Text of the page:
By consenting to the Law and knowing that it is good, the believer is led to the conclusion that the culprit is not the new man in Christ, but the sinful, corrupt nature that dwells in him. But we must be careful here. We must not excuse our sinning by passing it off to indwelling sin. We are responsible for what we do, and we must not use this verse to “pass the buck.” All Paul is doing here is tracking down the source of his sinful behavior, not excusing it.

          __________________________________________________

[3]The term “now” is used here to mean “this being the case.” It is not used here as an expression of time.

         _________________________________________________

18 For I know that in me (that is, in my flesh) nothing good dwells; for to will is present with me, but how to perform what is good I do not find.

For I know that in me (that is, in my flesh) nothing good dwells;--There can be no progress in holiness until we learn what Paul learned here—that in me (that is, in my flesh) nothing good dwells. The flesh here means the evil, corrupt nature which is inherited from Adam, and which is still in every believer. It is the source of every evil action that a person performs. There is nothing good in it, and God does not have a program to reform it; it will live as long as we do; but praise God, it cannot live outside our flesh and blood bodies. 

When we learn this, it delivers us from ever looking for any good in the old nature. It delivers us from being disappointed when we don’t find any good there. And it delivers us from being obsessed with ourselves. There is nothing to be gained by introspection. As the saintly Scot, Robert Murray McCheyne said, “For every look we take at ourselves, we should take ten looks at Christ.”

nothing good dwells;—Notice also, that after saying, “in me nothing good dwells,” he immediately adds the explanation, “that is, in my flesh.”  What is the meaning of the clarification, “in me (that is, in my flesh?).”  He is making a simple statement, “There is nothing good within me.” And there is nothing good within Tom Lowe, and there is nothing good within you. Now don’t get mad at me, because I am not the one saying it; it is God, and He says it again-and-again:

1.  “I delight in the Law of God after the inward man…but I see another Law in my members, warring against the Law of my mind,” (Rom. 7:22, 23). He wants to do God’s will. But he sees a contrary principle at work in his life, striving against the new nature, and making him a captive of indwelling sin.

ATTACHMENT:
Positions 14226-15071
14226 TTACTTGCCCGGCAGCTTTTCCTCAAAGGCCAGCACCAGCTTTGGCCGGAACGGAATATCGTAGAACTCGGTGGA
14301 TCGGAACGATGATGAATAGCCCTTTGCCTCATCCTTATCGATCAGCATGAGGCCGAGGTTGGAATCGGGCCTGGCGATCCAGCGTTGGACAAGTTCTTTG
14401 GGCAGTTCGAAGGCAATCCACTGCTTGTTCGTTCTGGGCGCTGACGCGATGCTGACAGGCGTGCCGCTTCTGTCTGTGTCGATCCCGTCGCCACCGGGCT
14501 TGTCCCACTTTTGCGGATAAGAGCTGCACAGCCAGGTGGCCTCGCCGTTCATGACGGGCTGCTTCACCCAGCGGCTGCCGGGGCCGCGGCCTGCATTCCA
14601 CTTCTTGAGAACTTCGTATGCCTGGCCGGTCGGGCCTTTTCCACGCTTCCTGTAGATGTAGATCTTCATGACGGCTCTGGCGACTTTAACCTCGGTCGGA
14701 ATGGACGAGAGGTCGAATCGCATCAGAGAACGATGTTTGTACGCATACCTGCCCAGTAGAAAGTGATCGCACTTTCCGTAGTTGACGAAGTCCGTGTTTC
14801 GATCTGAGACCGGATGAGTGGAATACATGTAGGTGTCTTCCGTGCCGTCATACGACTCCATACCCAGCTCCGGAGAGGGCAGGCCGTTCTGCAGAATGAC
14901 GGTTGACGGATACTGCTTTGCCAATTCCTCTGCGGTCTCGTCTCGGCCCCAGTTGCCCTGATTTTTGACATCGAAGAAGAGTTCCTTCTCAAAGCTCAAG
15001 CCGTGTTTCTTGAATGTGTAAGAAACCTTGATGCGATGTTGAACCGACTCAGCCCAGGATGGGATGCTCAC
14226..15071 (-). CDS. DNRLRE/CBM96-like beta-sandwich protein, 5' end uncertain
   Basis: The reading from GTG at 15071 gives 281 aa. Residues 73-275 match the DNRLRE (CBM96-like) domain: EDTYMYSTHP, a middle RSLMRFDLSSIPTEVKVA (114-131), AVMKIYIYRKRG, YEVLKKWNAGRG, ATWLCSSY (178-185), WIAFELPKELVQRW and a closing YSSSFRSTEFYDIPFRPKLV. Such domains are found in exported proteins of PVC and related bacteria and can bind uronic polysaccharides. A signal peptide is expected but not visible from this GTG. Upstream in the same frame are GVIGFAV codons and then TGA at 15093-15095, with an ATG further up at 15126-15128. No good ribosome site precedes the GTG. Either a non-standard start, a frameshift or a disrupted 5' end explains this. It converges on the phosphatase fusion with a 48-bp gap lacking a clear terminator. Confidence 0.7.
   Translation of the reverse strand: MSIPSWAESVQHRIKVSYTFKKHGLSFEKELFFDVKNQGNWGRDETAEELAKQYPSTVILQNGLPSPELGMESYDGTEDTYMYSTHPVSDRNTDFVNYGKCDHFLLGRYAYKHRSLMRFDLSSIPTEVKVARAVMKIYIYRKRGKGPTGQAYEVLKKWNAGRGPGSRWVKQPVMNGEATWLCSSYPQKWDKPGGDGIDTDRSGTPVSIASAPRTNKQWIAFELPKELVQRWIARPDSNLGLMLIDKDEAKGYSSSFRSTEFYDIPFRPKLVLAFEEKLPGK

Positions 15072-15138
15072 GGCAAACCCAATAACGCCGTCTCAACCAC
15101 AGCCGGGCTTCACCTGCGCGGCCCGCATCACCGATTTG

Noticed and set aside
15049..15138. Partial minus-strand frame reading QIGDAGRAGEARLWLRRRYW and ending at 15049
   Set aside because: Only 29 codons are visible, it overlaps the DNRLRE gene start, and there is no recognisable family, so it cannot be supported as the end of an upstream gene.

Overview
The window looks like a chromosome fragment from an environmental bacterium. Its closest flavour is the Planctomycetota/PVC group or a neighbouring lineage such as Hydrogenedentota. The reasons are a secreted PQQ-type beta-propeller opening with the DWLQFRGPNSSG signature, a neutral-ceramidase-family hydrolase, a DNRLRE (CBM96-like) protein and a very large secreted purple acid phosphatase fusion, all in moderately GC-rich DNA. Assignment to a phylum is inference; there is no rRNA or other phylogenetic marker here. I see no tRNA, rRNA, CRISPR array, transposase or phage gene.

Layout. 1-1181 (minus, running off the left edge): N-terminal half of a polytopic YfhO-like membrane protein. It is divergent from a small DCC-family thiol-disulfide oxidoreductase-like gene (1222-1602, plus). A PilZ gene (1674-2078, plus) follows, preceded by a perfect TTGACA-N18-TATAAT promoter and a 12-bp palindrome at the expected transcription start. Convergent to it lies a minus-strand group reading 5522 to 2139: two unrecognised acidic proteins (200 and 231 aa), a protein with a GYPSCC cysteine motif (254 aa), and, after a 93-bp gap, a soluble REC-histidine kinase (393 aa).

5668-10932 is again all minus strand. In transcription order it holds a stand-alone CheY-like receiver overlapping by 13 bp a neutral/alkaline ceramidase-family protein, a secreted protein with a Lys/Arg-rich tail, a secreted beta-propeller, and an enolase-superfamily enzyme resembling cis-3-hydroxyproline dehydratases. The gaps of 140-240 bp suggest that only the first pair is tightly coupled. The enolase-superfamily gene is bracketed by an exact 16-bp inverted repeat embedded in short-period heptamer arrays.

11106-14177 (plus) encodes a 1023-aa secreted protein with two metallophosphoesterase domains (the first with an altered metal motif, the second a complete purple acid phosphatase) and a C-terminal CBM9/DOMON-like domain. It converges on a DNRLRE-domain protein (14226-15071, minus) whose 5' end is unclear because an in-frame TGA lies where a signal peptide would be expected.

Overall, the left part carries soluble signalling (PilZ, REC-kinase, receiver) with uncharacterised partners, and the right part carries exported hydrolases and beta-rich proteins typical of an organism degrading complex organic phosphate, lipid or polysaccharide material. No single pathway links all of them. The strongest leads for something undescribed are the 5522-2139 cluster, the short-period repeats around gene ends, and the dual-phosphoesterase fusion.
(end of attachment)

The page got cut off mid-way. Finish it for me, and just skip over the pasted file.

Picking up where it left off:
2.  “Every imagination of man’s heart is only evil continually?” (Gen. 8:21). God destroyed mankind by a universal flood. But the problem with man’s heart was not solved by the Flood. The eight people who took refuge in the ark still retained a sinful nature, and their descendants would still exhibit that nature.

for to will is present with me, but how to perform what is good I do not find. — It is apparent, from the statement for to will is present with me, that the apostle is speaking of Christians, since only they, with the leading powers of the Holy Spirit, are inclined towards doing what is good; and who else has this struggle within himself, except those who are regenerated by the Spirit of God, but still have within them the remains of the flesh?

As Paul gains knowledge, he comes to realize that within himself he doesn’t have the ability to do good. He wants to do good, but he doesn’t know how to do it by his own abilities. He cannot do the will of God, because sin has dominance over him and his new nature doesn’t have the power to overcome it. Sin is his master, his lord, his king. By himself he cannot break it; he is a defeated Christian when he is [4]controlled by sin. Whatever may be considered good from the purely natural point of view is in reality void of that quality in the absence of a right relationship with God.

Let me make it personal. Anything that Tom Lowe does in the flesh, God hates. God won’t have it; God can’t use it. When it is of the flesh, it is no good. The Lord Jesus said, “That which is born of the flesh is flesh…” (John 3:6) (and that’s all it will ever be). He also said, “Whoever has been born of God does not sin…” (1 John 3:9). Isn’t that wonderful, that we are given a new nature, and that nature does not commit sin. I assure you that the new nature will not commit sin. When I sin, it is the old nature. The new nature won’t do it; the new nature just hates sin. The new nature won’t let me sleep at night; it says, “You have to make it right!”

         ___________________________________________________

[4]“It is not the new man in Christ who carries on this life of defeat, but it is the sin-principle in him, provoked by the unyielded flesh and occupying the Lord’s temple as a trespassing squatter like the Tobiah whom Nehemiah expelled” (Neh. 13:7–9) (Gleason L. Archer, Jr., The Epistle to the Romans, p. 43).

          _________________________________________________

19 For the good that I will to do, I do not do; but the evil I will not to do, that I practice.

The conflict between the two natures rages on. He finds himself failing to do the good he wants to do, and instead doing the evil that he despises. He is just one great mass of contradictions and inconsistency.